As I drive up into a dirt expanse that was once one of San Antonio’s plazas, a figure sitting in the shadows of the stuccoed cement-block church stands up and waves. Chris Jinzo is a 43-year-old resident who has served as mayordomo of the acequia for the past 12 years. Jinzo can trace the origins of his surname back through Spanish land grant documents to 1789. I follow him on foot up the hill behind the church into the overgrown arroyo by means of a dirt track. From the depths of the gully there soon comes the sound of rushing water. A few more steps bring us up to a point where the little acequia reveals itself as a small, orderly waterfall, dropping 15 feet from a ledge into an old cement-lined basin. The water then exits via a pipe into another cement catchment box, which funnels the water into a long flume to the other side of the arroyo.

There are perhaps a thousand acequias in northern New Mexico, two of which I know well and dozens of others which I have some knowledge of, but this is certainly the smallest one I have ever seen. The flow we are looking at, Jinzo tells me, is about 80 gallons a minute. A wooden sign next to the waterfall warns: “THE COURSE OF DITCHES OR ACEQUIAS ESTABLISHED PRIOR TO JANUARY 20, 1851 SHALL NOT BE DISTURBED.” The date refers to one of the first acts of the legislative assembly of the newly created Territory of New Mexico.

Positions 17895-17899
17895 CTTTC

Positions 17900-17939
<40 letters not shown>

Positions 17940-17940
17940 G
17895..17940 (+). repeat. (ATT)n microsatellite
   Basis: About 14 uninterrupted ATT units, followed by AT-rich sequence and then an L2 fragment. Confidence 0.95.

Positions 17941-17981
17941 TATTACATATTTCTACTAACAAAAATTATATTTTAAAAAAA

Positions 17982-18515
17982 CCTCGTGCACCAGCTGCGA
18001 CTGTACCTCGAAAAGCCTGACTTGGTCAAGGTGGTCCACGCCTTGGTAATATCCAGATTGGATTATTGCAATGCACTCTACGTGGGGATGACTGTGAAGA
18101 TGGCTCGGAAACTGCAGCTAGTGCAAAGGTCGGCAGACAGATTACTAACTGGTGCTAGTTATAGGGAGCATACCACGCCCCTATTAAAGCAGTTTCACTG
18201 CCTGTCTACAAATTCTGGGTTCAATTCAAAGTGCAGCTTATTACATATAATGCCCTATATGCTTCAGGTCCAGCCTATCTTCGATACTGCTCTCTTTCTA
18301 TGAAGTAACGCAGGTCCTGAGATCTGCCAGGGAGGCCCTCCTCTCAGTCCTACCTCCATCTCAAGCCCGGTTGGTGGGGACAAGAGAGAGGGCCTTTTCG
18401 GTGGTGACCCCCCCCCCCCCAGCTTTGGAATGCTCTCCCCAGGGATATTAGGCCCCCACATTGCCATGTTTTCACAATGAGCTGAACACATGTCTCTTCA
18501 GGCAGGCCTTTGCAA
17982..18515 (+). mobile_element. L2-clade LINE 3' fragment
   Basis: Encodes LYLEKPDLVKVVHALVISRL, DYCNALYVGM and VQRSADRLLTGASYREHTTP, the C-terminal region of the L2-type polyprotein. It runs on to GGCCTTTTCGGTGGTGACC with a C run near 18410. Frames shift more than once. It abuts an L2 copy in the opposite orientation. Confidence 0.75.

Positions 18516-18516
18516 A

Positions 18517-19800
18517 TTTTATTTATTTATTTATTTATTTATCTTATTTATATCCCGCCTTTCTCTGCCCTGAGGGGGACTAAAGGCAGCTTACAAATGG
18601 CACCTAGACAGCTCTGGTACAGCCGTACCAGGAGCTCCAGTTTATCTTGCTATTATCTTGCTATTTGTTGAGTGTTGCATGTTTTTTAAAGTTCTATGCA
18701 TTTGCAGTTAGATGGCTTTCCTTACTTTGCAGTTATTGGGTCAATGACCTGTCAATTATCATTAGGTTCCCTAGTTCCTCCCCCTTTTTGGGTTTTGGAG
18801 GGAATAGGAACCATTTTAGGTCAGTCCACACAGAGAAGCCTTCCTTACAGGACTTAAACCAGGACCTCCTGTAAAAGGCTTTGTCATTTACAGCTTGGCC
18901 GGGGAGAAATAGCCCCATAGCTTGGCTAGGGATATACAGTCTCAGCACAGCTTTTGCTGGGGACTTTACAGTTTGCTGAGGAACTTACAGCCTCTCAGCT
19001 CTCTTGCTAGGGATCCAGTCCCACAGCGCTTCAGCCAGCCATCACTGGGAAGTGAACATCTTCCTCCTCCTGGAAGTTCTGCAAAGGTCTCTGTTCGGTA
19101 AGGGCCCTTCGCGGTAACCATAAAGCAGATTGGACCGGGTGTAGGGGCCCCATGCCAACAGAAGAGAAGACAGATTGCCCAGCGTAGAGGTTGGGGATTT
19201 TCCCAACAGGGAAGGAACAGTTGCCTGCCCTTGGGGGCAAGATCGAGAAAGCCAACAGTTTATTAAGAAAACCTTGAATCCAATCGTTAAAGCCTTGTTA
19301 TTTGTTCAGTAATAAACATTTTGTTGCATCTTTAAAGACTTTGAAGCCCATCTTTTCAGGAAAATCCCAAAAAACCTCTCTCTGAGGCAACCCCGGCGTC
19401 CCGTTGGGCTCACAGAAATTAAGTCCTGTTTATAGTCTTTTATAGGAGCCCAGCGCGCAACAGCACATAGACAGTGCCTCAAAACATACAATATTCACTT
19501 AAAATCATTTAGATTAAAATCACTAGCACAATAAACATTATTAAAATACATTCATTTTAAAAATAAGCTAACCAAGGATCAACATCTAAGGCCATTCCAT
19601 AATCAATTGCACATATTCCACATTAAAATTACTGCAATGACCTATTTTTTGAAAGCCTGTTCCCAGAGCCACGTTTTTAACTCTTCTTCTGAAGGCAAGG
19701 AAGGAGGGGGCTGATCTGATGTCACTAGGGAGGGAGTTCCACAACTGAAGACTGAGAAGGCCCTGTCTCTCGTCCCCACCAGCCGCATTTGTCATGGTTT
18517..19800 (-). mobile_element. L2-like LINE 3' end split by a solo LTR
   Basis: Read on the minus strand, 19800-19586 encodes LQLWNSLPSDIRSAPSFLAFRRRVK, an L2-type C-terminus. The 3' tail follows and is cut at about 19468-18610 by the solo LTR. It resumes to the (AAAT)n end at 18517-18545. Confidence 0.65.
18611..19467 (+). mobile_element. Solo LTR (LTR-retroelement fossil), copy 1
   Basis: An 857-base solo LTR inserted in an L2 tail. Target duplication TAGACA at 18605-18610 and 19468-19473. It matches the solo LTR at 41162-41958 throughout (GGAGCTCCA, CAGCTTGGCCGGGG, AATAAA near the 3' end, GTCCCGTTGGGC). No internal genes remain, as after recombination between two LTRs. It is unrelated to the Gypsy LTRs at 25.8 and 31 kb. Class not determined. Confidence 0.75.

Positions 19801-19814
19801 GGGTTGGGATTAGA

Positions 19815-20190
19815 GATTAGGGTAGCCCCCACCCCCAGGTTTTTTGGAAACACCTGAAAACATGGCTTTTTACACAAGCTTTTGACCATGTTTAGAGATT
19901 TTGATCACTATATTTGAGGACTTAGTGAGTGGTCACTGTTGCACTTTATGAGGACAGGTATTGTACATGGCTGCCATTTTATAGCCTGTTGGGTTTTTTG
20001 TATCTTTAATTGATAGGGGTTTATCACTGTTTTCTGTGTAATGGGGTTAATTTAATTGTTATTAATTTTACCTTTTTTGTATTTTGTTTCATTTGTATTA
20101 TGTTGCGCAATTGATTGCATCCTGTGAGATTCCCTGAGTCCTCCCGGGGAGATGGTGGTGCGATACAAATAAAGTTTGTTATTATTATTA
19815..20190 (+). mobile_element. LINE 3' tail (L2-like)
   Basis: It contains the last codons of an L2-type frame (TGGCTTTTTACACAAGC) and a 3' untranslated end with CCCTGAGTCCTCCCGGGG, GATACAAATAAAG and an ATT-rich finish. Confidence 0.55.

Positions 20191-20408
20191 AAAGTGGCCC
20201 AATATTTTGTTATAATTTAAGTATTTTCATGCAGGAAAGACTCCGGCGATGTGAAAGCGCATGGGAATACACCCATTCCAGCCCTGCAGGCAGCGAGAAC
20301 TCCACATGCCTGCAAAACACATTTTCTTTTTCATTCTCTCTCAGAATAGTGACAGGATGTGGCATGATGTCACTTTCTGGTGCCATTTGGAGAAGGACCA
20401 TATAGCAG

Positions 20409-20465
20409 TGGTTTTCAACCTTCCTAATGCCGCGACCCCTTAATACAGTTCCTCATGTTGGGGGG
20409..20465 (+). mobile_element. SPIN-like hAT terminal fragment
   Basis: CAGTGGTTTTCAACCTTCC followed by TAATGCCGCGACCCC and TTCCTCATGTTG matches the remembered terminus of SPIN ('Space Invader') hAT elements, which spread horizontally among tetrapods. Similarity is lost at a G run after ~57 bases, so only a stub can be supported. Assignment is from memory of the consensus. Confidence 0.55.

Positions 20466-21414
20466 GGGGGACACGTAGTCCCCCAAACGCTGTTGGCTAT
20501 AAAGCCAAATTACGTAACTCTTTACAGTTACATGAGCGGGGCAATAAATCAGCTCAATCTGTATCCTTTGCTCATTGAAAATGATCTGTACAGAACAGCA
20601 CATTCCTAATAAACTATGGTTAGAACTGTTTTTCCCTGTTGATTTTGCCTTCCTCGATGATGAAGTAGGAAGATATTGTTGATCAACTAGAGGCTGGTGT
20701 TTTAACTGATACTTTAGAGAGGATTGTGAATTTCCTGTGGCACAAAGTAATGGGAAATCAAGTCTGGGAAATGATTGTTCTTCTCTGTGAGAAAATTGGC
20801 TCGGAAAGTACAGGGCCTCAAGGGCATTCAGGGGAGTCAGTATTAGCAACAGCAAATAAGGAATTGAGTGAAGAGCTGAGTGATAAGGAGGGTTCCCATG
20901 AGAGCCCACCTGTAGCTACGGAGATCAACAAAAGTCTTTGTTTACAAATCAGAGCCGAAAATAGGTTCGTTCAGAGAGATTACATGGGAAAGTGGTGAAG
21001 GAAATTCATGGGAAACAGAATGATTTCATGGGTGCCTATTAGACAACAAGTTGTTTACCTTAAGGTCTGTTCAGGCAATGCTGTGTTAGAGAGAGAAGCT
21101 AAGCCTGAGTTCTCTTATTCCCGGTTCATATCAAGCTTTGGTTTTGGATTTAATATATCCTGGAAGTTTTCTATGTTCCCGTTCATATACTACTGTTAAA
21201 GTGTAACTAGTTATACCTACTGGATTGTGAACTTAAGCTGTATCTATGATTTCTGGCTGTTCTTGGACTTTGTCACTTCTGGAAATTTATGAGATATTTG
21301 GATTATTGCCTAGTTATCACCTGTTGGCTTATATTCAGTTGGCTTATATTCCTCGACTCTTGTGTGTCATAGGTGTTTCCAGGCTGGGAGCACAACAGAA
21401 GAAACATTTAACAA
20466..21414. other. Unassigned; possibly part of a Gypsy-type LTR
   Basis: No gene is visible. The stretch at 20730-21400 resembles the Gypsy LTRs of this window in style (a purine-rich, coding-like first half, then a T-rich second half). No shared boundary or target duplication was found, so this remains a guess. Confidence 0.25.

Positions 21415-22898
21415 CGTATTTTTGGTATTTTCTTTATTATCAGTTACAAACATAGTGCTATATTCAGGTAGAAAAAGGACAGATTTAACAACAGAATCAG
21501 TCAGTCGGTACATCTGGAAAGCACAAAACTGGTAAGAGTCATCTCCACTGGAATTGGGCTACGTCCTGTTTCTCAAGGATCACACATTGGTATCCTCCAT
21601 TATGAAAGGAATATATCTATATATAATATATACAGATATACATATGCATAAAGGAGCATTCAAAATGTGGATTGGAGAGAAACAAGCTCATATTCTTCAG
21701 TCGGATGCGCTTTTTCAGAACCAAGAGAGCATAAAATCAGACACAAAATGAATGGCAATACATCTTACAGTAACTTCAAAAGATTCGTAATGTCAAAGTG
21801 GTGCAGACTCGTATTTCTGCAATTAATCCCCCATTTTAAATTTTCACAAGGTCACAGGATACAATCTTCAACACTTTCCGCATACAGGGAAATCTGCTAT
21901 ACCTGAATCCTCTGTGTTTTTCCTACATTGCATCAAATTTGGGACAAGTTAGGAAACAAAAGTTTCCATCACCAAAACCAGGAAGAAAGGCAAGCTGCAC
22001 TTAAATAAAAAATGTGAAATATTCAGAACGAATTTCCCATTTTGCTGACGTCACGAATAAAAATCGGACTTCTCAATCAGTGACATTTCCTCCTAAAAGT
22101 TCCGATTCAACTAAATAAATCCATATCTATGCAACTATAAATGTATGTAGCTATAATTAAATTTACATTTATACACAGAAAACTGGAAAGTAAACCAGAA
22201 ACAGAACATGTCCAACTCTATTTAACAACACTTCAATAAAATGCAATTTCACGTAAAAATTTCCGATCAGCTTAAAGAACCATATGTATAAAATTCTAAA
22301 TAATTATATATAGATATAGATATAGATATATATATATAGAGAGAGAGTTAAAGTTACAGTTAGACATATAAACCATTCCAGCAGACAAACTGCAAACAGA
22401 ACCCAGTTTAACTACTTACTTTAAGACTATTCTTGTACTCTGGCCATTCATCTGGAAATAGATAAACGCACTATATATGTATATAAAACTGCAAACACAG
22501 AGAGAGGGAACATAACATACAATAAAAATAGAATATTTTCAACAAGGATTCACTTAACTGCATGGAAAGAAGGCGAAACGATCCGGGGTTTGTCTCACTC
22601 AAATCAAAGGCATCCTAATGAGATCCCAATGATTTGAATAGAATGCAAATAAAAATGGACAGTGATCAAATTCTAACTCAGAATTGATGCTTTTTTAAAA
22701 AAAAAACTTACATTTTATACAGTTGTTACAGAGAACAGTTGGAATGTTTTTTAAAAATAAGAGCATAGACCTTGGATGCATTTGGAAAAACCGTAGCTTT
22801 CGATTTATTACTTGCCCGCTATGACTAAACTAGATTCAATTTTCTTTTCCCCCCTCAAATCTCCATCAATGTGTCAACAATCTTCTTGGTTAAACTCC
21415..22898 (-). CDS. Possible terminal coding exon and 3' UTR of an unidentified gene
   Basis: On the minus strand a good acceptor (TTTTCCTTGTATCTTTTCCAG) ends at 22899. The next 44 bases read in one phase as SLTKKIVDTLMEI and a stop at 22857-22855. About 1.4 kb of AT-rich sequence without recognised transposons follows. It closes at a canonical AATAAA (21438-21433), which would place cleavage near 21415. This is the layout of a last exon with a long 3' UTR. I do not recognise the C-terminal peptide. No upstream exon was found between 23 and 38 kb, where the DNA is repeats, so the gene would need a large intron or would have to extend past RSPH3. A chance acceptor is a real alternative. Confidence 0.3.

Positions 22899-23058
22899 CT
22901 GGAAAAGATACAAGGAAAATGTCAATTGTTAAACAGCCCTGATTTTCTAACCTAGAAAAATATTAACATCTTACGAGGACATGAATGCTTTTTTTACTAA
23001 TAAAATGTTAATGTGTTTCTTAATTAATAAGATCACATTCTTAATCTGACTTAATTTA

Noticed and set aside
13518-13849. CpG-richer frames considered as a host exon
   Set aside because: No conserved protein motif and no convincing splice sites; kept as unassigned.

It was here on October 6, 1998, that Mayordomo Chris Jinzo and his brother Steve, armed with shotguns, faced down developer Mike Knight, who had brought in a front-end loader and backhoe to work on the spot where the acequia crosses the steep dirt track up into Los Manzanares. Knight, a ruggedly handsome, motorcycle-riding real-estate developer, had purchased the 88-acre property that encompasses the acequia’s watershed in 1994. His plans called for some 30 upscale homesites in the sloping basin and on the ridge above it. What he didn’t take into account was the determination of a handful of village activists to keep their ancient acequia running clear and free.

The roots of this particular dispute reach back to the original Spanish settlement of San Antonio, which was part of the 36,437-hectare Canon de Carnue land grant awarded by the Spanish crown in 1763 but reduced to 2,000 hectares in 1901 by the U.S. territorial courts. For the Hispanic residents, this represented a vast loss of commons land for grazing and wood gathering.

As part of the 1901 settlement, Los Manzanares passed out of the land grant into private hands. Homesteaded in the 1920s, the property eventually was bought by Charles Wright, who built a house and barn, terraced the sloping basin, and planted trees and row crops. Though old man Wright drove off any villagers from below who tried to enter the property (and who began calling it La Wrightas), he respected the village’s claim to the spring water and kept the acequia running. The Wright house burned in the 1970s, leaving a concrete foundation and some typical relics of such sites, including the solid remains of a Paramount wood cookstove. From that time on, the villagers reclaimed the property as their de facto commons by gathering apples and pears and other fruit and by keeping the acequia’s twin channels clean.